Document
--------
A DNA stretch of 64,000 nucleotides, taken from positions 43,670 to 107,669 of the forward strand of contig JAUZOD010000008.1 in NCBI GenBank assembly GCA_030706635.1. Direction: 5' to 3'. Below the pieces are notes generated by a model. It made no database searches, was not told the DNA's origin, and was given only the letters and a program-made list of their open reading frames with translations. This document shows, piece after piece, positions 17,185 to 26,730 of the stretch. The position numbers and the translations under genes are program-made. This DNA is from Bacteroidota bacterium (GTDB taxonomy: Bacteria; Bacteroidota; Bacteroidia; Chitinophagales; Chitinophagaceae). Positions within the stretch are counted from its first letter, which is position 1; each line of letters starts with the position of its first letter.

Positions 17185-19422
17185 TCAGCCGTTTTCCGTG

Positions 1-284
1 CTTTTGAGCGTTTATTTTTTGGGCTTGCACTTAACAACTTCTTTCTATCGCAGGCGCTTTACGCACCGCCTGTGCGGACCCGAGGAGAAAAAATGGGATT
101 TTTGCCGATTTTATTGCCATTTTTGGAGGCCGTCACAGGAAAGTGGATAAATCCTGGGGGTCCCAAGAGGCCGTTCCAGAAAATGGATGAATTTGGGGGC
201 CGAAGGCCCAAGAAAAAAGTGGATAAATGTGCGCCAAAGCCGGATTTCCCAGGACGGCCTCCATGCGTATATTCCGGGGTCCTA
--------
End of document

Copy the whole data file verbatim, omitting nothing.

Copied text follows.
A DNA stretch of 64,000 nucleotides, taken from positions 43,670 to 107,669 of the forward strand of contig JAUZOD010000008.1 in NCBI GenBank assembly GCA_030706635.1. Direction: 5' to 3'. Below the pieces are notes generated by a model. It made no database searches, was not told the DNA's origin, and was given only the letters and a program-made list of their open reading frames with translations. This document shows, piece after piece, positions 17,185 to 26,730 of the stretch. The position numbers and the translations under genes are program-made. This DNA is from Bacteroidota bacterium (GTDB taxonomy: Bacteria; Bacteroidota; Bacteroidia; Chitinophagales; Chitinophagaceae). Positions within the stretch are counted from its first letter, which is position 1; each line of letters starts with the position of its first letter.

Positions 17185-19422
17185 TCAGCCGTTTTCCGTG

Positions 1-284
1 CTTTTGAGCGTTTATTTTTTGGGCTTGCACTTAACAACTTCTTTCTATCGCAGGCGCTTTACGCACCGCCTGTGCGGACCCGAGGAGAAAAAATGGGATT
101 TTTGCCGATTTTATTGCCATTTTTGGAGGCCGTCACAGGAAAGTGGATAAATCCTGGGGGTCCCAAGAGGCCGTTCCAGAAAATGGATGAATTTGGGGGC
201 CGAAGGCCCAAGAAAAAAGTGGATAAATGTGCGCCAAAGCCGGATTTCCCAGGACGGCCTCCATGCGTATATTCCGGGGTCCTA